The Media – the media ran with the story and like any good business they used it to sell the media they were producing. They helped to present a confusing picture for parents by introducing doctors that backed the withdrawal of the MMR vaccine without ever considering the level to which they should be placed in context. In a sense those doctors who back each side were given equal weight and offered a personal dilemma that parents had to face, despite the fact the official position as always been there is no link between the vaccine and autism. The focus was on autism and not the potential harmful disease that the vaccine would protect against. The Parents – often people react more to the thing which is less likely to happen but offers more worrying and unknown consequences. The threat of something that is unknown is much more powerful as a fear than that to which we think that we know more about. As the result of the fear of MMR fewer children were protected from the known diseases, the disease increased and children suffered as a result. Of course, the single jabs were always available still these left gaps between when the first vaccine was given and the last one, this was sometimes the only opportunity required for illness. Countries like the UK also refused to pay for the single vaccinations since there was no evidence MMR was linked to autism and the extra cost could not be justified within a limited budget. This left many children without any protection!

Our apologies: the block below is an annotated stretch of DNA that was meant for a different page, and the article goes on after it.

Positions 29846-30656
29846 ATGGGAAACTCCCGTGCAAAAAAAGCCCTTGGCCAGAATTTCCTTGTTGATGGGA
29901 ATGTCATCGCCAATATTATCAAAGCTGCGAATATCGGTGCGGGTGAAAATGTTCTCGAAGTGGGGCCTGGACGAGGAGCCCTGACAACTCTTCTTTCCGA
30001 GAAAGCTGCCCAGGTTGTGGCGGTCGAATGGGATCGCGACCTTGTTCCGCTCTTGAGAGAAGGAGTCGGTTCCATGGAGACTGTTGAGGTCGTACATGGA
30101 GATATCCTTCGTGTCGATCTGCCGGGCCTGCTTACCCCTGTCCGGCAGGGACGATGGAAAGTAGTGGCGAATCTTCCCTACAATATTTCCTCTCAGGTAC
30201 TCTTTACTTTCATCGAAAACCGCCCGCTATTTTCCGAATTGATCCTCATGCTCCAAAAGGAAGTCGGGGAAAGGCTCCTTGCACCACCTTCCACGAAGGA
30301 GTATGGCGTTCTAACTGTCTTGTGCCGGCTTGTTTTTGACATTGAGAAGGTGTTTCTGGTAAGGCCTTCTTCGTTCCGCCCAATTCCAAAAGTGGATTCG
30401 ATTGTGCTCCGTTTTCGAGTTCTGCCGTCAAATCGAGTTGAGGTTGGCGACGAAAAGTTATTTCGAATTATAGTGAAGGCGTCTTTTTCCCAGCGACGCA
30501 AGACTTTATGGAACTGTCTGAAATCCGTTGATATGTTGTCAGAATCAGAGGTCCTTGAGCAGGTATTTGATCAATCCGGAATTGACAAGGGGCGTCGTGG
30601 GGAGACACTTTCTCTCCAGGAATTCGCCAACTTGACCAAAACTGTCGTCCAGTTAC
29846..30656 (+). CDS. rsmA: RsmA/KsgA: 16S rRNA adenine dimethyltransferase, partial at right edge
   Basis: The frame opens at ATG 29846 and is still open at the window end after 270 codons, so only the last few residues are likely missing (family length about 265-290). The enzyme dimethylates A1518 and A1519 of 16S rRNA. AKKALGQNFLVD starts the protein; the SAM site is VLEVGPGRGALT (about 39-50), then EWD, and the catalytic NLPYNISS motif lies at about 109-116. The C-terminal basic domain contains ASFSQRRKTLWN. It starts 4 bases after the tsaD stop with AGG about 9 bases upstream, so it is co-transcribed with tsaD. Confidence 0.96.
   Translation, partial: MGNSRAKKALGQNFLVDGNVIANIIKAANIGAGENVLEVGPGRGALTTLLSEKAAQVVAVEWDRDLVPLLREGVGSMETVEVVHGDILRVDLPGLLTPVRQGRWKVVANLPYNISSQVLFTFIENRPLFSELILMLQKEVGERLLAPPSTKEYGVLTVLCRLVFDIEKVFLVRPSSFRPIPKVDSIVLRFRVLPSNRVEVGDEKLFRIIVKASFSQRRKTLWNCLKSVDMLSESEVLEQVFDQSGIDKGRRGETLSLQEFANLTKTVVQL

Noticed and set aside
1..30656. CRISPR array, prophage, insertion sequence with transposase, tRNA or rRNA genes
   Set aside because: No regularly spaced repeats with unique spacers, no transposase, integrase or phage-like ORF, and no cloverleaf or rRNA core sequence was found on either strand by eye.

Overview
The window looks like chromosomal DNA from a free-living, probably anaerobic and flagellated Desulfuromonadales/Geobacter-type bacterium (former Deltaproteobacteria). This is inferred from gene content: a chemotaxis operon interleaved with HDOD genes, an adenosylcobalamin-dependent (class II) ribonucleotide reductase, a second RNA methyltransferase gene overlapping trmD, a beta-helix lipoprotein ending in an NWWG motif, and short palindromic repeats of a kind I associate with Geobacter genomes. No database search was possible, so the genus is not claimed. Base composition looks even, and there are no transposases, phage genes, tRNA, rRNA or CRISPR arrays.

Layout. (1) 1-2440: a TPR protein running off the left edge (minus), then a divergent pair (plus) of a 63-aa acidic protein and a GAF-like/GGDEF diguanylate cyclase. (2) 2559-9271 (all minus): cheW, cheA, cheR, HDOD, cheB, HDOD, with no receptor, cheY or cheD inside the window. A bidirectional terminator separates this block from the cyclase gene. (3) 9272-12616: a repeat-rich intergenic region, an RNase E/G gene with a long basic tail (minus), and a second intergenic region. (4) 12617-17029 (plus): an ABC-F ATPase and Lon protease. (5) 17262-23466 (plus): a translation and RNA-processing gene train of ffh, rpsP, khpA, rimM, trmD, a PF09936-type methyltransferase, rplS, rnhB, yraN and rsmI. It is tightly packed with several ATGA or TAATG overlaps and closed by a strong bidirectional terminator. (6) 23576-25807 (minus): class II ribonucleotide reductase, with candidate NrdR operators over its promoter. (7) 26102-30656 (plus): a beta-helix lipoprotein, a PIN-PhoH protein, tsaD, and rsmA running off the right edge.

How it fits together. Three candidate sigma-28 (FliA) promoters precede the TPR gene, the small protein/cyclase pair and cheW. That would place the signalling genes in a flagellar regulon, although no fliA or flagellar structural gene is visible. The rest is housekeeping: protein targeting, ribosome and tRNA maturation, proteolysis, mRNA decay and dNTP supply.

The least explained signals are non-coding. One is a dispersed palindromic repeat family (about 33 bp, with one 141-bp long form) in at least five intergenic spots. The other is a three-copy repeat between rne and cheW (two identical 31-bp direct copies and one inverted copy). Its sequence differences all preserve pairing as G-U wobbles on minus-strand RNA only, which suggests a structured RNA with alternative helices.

The truth – A couple of months after Wakefield suggested a bowel disorder could cause autism a 14 year long study found that around 0.001% of the children given the MMR vaccine suffered any bowel problems, all of which never showed any signs of autism. Even if we take that number, 0.001% as having the possibility of developing autism and let’s assume that they do, this is still less likely than the other two major results of measles. There is a 0.033% chance the measles will result in mental retardation and there is a 0.01% chance that someone will die from measles (this is an estimate; this is reduced to a degree with modern medications although those children unprotected from measles often end up in hospital). There is a higher chance of dying from measles than from the assumption that every bowel disorder will cause autism. Reported cases of autism numbers are on the increase this might be due to many factors, only a small percentage of the cases have strong genetic links. In a Japanese city were the vaccine was withdrawn the numbers of reported autism cases still showed an increase. If the MMR vaccine was to blame then the trend should have started to go down rather than up, as it did. There is a real issue of genetic predispositions and environmental factors which is still unclear, to say that is more acceptable than spreading fear and concern for something that might not be the real cause, MMR has shown to not be the real cause. The truth is the more parents that don’t have their children vaccinated then it puts everyone else at risk, only one person needs to bring the disease into a community to infect all the unvaccinated children. While medical resources are used to treat the outbreak it is not being spent on other things, so if there is a known cure being that of the MMR vaccine can anyone be justified at putting other people at risk by diverting money away from treating other conditions? There is perhaps a more worrying end to all of this, while antibiotics are losing the battle with disease why should we risk using them to treat diseases like measles when that could result in them being less effective for other illnesses that we currently have no proactive defence for. It is clear that the benefits of the MMR vaccine outweigh the risk!